Not Mumbai or Delhi. Or Jaipur even. But Chennai was recently selected by BBC as one of the hottest cities of 2015. We invited city-born Tulsi Badrinath, author of Madras, Chennai and The Self, to hand-pick quaint treasures in a city that straddles the modern and the traditional
For long considered as ‘not-happening’ when compared to Delhi or Mumbai, Chennai has stolen a march on them and made it to the Lonely Planet and BBC Travel lists of their hottest destinations for 2015. It is time, perhaps, to head to Chennai and absorb its culture and atmosphere.
The façade of Kapaleeshwarar temple in Mylapore, in the heart of Chennai
The city came into being in 1639 as Madras, when the British were granted land on the coast and built Fort St George. What began as a commercial enterprise to source cheap cotton chintz to be sent to London, ended with the British spreading their rule from here to Calcutta, and soon over the entire Indian sub-continent. It was only three hundred years later, in 1947, that the country’s tallest flagmast hoisted the Indian tricolour at Fort St George.
The stunning interiors of San Thome Basilica
Madras that is now Chennai, has thus had a long history of straddling the traditional and the modern. With this in mind, we plot a unique trail that will help see the city in a new light.
Colonel Olcott’s memorial in Adyar
Centuries older than Fort St George, Mylapore is at the heart of Chennai. Roam around the Mada streets looking at huge jewellery shops on one side and glass-bangle sellers on the other, enjoy cries of vendors selling vegetables and fruit, buy yourself a yard of fresh jasmines, gaze at the distinctive stepped temple tank, visit Shiva and Karpagambal at the Kapaleeshwarar temple, and buy silk Kanjeevaram saris at Rasi. When hungry, stop at the jannal kadai or window-shop, and taste some hot idlis sold through the window of this unique food joint.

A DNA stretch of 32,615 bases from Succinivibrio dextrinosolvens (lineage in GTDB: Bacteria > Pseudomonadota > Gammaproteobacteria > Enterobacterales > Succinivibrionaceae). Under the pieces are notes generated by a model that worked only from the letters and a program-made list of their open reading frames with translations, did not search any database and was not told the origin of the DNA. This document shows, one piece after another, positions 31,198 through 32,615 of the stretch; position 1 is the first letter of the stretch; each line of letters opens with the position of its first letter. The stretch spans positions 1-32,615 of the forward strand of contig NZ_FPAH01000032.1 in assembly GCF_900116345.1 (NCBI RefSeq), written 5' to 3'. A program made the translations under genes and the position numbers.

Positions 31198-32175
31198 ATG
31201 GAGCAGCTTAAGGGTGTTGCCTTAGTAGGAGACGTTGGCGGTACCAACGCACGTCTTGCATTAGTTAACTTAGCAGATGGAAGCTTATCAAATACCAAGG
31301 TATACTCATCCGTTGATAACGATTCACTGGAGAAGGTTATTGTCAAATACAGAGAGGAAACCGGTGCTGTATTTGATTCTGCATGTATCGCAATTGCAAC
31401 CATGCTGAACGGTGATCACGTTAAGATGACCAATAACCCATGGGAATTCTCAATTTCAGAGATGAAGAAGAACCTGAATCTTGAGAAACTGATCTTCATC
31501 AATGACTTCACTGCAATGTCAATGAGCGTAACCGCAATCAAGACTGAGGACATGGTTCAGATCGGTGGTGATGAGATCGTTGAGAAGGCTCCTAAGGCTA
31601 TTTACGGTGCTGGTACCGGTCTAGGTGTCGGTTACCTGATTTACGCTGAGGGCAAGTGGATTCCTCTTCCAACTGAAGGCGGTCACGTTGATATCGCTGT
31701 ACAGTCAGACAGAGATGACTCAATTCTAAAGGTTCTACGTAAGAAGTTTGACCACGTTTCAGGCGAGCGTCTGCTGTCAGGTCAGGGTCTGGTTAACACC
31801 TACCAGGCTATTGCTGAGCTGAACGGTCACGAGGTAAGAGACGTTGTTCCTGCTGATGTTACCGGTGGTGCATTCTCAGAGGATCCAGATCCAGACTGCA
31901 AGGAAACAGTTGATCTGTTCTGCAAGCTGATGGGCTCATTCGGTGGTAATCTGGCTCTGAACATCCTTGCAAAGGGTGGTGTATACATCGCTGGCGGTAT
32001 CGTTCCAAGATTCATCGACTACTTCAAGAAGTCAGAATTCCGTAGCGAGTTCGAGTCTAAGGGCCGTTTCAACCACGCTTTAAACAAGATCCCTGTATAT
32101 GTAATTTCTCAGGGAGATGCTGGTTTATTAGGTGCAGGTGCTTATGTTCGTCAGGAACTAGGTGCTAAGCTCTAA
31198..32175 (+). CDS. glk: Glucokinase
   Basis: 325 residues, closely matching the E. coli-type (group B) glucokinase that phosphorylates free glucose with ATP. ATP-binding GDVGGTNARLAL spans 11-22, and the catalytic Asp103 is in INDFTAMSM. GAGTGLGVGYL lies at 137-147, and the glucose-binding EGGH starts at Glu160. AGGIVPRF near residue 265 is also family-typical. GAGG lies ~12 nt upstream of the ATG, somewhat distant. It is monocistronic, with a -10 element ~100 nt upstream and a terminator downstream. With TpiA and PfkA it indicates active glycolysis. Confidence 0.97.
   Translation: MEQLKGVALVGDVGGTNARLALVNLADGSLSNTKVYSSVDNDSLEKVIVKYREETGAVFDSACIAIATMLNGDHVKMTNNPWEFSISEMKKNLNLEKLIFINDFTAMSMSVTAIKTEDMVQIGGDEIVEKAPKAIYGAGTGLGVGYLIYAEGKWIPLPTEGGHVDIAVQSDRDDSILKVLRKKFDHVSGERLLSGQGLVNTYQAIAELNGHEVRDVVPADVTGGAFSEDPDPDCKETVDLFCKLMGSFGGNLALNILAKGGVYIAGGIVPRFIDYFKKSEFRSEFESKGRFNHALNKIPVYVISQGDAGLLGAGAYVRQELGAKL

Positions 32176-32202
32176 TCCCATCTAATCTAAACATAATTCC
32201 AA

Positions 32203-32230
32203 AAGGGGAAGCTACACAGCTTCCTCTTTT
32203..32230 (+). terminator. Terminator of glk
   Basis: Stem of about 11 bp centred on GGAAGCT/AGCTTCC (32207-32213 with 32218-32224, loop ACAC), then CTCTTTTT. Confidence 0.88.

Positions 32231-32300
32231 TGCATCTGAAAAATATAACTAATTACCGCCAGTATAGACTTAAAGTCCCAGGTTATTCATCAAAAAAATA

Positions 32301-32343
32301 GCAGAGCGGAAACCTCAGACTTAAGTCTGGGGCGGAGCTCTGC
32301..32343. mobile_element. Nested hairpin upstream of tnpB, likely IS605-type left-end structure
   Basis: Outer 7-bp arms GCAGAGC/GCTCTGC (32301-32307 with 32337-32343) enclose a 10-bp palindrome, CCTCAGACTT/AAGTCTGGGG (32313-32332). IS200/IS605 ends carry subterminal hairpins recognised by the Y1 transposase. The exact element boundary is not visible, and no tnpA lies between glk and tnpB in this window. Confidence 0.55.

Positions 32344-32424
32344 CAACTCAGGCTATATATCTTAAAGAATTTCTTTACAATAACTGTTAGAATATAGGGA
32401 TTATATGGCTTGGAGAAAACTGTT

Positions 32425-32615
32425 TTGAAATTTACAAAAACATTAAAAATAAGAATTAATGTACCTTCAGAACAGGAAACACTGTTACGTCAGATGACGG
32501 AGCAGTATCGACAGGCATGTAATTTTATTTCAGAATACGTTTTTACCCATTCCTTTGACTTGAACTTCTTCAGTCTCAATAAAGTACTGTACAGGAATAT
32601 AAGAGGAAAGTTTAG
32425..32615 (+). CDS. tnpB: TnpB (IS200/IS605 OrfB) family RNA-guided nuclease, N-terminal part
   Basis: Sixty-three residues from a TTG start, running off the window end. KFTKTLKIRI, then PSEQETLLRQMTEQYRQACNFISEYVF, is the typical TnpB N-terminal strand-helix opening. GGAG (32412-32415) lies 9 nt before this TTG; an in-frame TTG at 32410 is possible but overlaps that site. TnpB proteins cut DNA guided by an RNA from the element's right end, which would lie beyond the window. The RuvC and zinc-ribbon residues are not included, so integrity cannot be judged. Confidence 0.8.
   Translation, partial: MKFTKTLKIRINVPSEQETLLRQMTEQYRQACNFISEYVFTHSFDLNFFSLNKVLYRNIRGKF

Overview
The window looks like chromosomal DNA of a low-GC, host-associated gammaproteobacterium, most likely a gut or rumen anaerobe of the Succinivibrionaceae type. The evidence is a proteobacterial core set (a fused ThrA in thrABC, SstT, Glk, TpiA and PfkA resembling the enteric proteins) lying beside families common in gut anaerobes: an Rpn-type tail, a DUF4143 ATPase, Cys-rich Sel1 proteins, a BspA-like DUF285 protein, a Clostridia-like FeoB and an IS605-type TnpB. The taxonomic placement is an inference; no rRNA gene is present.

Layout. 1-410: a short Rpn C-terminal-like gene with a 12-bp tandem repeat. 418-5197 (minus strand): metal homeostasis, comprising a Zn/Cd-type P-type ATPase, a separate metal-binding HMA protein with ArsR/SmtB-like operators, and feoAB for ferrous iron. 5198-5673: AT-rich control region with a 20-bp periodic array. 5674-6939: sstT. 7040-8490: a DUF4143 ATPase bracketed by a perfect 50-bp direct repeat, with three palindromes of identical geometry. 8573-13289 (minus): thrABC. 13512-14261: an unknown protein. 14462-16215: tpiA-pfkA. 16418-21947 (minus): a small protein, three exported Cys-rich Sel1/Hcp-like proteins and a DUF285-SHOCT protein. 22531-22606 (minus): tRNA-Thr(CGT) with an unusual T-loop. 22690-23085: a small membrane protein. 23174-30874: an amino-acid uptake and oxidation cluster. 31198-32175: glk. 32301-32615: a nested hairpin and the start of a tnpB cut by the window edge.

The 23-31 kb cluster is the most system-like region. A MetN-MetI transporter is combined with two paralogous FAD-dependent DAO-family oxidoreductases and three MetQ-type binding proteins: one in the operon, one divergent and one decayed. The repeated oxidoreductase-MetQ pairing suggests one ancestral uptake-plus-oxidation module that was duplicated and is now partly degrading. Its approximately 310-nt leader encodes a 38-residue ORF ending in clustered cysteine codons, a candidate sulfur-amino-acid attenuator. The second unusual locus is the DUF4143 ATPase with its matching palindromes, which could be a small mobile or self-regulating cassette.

The striking white façade of the Armenian Church
You can walk from Mylapore to San Thome, taking the same path perhaps, as that taken by the apostle of Christ, St Thomas before reaching his tomb at the San Thome Basilica. Also visit Our Lady of Light and St Thomas English Church, enter the fisherman’s colony and see traditional ways of catching fish with nets, before winding up at the world’s second longest shoreline, Marina Beach. Nearby, the Ice House is where Swami Vivekananda meditated on the topmost floor.
MAP NOT TO SCALE. ILLUSTRATION COURTESY/ Manaas Udayakumar, extracted from Madras, Chennai and The Self
Stroll through the wooded grounds of the international headquarters of the Theosophical Society, on the banks of the river Adyar, and see the living quarters of Annie Besant, Colonel Olcott, J Krishnamurthy, and Rukmini Devi Arundale. Head to the vibrant Bessie Beach, tuck into yum street fare including freshly caught fried fish, take a ride on the merry-go-round, before reaching the Annai Velankanni church.
A market in George Town
Spend the day looking at the distinctive buildings on NSC Bose Road, High Court campus, Armenian Church, Kalikambal temple, Masjid-e-Mamoor, facades of homes in Sowcarpet, drink coconut water in one of the mazes of narrow streets branching off the main road, before visiting Fort St George and India’s oldest Anglican Church, St Mary’s.
Madras, Chennai and The Self, Pan Macmillan, Tulsi Badrinath, Rs 299. Available at leading bookstores
Visit the ICF factory, one of the largest in Asia, to get an idea of how trains are made in our country, and the Regional Rail Museum. A walk down some inner roads will reveal the quintessential Anglo-Indian homes and the Railway Institute — a key gathering place for the community.
Silk haven in Chennai
Silk Kanjeevaram saris are a must-buy at Rasi in Mylapore. Most weaves are sourced from the town of Kancheepuram.
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